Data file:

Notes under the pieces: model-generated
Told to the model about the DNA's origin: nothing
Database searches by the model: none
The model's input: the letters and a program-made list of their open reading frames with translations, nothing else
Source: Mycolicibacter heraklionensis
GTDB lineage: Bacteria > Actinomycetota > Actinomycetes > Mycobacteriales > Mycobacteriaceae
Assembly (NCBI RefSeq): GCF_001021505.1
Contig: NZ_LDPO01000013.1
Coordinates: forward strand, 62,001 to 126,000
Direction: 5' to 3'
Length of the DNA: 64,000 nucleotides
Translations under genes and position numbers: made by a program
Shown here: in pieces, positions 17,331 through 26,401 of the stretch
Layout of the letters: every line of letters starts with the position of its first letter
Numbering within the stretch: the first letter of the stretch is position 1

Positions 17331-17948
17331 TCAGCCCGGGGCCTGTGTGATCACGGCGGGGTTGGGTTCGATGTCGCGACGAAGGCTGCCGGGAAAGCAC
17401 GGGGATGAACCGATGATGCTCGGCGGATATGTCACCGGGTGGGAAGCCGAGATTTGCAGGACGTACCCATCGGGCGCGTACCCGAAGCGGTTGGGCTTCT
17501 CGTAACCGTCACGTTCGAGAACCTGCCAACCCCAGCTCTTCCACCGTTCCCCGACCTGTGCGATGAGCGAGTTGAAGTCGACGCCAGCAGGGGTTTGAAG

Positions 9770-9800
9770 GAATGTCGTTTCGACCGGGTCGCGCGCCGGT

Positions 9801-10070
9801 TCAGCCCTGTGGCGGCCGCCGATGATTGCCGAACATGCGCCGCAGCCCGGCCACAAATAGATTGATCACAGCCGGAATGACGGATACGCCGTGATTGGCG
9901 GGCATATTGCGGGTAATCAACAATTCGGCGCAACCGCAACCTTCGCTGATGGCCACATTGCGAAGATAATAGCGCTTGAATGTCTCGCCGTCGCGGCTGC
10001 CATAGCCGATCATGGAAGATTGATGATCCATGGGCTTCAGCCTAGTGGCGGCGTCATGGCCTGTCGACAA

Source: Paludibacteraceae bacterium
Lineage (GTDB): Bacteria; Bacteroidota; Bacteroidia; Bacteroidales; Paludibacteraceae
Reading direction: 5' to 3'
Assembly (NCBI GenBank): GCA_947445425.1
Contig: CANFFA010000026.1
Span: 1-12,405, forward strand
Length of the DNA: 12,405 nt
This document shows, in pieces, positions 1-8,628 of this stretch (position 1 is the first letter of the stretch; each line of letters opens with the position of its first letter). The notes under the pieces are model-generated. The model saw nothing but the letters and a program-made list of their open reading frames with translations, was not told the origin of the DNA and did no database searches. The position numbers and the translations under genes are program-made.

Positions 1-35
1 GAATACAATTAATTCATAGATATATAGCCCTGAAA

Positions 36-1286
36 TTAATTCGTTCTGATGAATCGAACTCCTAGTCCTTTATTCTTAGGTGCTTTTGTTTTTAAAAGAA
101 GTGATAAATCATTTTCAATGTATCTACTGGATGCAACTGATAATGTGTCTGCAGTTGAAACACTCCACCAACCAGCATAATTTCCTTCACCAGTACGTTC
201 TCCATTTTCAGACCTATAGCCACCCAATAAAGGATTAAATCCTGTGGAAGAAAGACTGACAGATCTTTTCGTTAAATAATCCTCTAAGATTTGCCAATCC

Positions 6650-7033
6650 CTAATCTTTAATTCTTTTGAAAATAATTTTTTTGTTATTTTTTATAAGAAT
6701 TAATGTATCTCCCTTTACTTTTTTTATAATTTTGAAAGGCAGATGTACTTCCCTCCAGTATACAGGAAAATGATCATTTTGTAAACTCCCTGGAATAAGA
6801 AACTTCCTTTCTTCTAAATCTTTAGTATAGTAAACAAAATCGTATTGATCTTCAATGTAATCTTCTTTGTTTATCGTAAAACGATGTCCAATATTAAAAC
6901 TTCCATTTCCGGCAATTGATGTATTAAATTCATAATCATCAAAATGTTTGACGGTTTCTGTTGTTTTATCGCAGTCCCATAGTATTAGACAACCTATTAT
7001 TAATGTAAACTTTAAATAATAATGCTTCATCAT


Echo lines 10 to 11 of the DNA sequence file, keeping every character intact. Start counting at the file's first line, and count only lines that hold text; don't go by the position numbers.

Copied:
Direction: 5' to 3'
Length of the DNA: 64,000 nucleotides